3 Provocative Questions to Ask about Your Non-Profit’s Fundraising

by Joe Garecht

Fundraising Questions

Today, I want to stir the pot a little bit. In this post, I want to ask 3 questions about your organization’s fundraising… 3 questions that need to be asked at every non-profit, in order to make sure they are on the right path to development success.

Why do I call these questions provocative? Because chances are, some people at your organization aren’t going to like the fact that they are being asked. And others will think the answers I suggest are flat out wrong.

That’s ok – I’m basing these questions (and analysis) on 15 years of fundraising experience, coupled with tons of research into best practices. Ready?

Question #1: How Much Does Your Development Director Make?

While most people at your organization are not (and should not) be privy to your staff members’ salaries, one key question that needs to be asked is how much your non-profit’s Development Director (or Chief Development Officer, or Vice President of Development… whoever is in charge of the development operation) makes… especially in regards to the salaries of other executives at your organization.

With three narrow exceptions*, your top fundraiser should be the second-highest paid person on your staff, after the Executive Director / CEO.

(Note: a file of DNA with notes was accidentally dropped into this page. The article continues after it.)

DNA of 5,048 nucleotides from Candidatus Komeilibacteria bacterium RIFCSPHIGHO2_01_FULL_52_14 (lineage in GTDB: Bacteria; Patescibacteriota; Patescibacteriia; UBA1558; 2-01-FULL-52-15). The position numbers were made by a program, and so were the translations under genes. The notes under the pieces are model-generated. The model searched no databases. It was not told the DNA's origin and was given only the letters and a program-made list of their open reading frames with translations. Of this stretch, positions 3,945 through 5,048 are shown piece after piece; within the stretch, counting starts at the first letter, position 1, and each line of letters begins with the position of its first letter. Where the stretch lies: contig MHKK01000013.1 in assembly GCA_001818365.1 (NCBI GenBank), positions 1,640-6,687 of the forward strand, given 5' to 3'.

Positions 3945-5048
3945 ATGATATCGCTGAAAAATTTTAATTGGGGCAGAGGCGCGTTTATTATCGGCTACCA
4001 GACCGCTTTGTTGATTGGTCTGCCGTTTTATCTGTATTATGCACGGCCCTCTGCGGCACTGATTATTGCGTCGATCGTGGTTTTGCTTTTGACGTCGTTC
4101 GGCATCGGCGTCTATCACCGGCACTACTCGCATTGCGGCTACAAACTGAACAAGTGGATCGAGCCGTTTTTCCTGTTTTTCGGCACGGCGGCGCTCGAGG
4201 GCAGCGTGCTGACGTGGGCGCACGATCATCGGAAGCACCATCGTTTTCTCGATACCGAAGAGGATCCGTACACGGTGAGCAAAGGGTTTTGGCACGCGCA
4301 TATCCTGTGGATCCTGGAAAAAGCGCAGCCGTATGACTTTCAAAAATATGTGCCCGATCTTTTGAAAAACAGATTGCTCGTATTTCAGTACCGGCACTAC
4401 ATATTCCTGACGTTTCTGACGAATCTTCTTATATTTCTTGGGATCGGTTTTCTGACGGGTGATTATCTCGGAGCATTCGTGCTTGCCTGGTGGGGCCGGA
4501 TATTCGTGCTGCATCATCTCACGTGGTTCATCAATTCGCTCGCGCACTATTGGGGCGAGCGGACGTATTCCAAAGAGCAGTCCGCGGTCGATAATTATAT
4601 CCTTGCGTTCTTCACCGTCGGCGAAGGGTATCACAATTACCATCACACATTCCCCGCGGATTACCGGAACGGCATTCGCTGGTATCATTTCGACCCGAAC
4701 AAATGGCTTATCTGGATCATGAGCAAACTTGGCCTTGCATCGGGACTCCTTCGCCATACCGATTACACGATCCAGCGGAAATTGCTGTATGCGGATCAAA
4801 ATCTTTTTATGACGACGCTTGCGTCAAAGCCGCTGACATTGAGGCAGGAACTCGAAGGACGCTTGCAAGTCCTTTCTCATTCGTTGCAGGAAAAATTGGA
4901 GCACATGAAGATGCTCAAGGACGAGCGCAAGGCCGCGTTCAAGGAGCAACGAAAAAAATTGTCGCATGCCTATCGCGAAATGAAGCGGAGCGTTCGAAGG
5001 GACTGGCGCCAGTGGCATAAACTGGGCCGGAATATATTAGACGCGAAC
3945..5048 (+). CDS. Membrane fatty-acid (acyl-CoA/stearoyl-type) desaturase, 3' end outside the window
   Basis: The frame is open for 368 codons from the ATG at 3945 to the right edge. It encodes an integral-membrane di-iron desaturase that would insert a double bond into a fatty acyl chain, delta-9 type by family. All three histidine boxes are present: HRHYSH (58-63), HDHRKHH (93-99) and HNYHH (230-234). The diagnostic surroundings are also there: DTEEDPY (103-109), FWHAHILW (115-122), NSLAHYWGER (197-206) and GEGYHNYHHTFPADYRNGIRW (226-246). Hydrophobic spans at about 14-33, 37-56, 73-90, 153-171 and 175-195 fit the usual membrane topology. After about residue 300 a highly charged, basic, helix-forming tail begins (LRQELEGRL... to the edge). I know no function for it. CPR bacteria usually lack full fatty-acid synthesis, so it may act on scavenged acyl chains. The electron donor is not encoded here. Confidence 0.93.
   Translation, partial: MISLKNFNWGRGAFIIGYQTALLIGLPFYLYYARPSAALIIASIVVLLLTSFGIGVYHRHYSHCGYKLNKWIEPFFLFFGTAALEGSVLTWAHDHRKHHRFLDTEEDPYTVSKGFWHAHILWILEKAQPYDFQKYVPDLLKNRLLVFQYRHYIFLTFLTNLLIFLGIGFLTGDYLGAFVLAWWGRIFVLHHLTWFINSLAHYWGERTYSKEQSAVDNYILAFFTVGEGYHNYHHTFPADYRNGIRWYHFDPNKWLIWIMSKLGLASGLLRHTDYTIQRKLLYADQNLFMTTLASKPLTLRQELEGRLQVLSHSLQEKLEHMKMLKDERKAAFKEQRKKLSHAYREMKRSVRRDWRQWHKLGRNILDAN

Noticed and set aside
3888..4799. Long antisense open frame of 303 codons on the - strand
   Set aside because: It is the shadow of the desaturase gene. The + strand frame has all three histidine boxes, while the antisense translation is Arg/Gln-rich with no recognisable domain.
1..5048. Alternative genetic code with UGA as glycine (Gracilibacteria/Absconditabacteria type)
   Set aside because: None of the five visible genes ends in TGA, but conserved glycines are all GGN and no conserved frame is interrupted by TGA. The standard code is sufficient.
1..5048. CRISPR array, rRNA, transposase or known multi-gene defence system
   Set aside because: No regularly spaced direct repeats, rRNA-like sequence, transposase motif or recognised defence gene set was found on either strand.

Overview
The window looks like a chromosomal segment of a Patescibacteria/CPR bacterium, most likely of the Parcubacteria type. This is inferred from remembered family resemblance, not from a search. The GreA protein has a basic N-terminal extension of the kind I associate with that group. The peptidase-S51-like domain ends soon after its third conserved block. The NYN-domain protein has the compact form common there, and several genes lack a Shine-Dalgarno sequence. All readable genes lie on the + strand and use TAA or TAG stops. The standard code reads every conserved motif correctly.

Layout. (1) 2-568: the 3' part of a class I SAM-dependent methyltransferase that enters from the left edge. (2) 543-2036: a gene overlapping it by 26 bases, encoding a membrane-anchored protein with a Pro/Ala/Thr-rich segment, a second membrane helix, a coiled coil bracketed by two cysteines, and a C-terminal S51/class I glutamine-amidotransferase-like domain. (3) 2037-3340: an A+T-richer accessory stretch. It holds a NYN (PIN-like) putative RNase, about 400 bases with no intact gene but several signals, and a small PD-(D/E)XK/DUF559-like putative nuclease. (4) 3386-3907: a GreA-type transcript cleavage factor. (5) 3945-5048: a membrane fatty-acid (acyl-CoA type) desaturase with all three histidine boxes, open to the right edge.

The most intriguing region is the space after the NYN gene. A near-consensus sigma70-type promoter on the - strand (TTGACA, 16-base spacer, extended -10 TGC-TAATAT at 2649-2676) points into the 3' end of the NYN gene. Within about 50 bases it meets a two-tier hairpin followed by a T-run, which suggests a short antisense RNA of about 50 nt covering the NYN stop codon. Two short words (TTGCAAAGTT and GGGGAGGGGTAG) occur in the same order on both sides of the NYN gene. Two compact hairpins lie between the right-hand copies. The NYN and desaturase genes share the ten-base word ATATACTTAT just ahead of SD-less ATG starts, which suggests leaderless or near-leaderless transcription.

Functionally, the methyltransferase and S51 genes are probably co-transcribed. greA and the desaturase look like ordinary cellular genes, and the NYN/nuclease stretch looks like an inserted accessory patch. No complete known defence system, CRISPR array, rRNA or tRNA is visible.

Think about it – could your non-profit operate without fundraising? Probably not. Chances are that 100% of your staff rely on fundraising revenues to pay their salaries. Likewise, most of your programs rely in whole or in part on fundraising. So… nothing your organization does is more important than development.

At small and mid-sized companies (and many large ones) the top sales executive is the second-highest paid professional on staff. The same should go for non-profits… and at many smart organizations it already does. Where does your Development Director fall on the pay scale? If your top fundraiser is underpaid, it probably means the rest of the fundraising staff is as well… and that development isn’t the priority it should be at your organization.

*The three exceptions I mentioned are extremely large and complicated organizations, where the Chief Operations Officer is responsible for hundreds of locations, or thousands of staff members; major hospitals, where there are numerous specialized medical experts on staff; and large universities. In all three cases, however, the top fundraising professional should still be among the top 5 or 6 paid staff members.

Question #2: How Updated is Your Fundraising Technology?

Look around your non-profit. What type of donor database do you have? What kind of online tools does your fundraising team have at its disposal? Do your fundraisers (or fundraiser… if there’s only one of your) have cell phones and laptops provided by the organization so that they can get out of the office and do donor meetings and Fundraising-Techhave meals with prospects?

Of course, not every non-profit needs the full-tech treatment. If your organization just got started a year or two ago, maybe you don’t need (or can’t afford) laptops and cell phones and a glitzy new online donation page. That’s fine…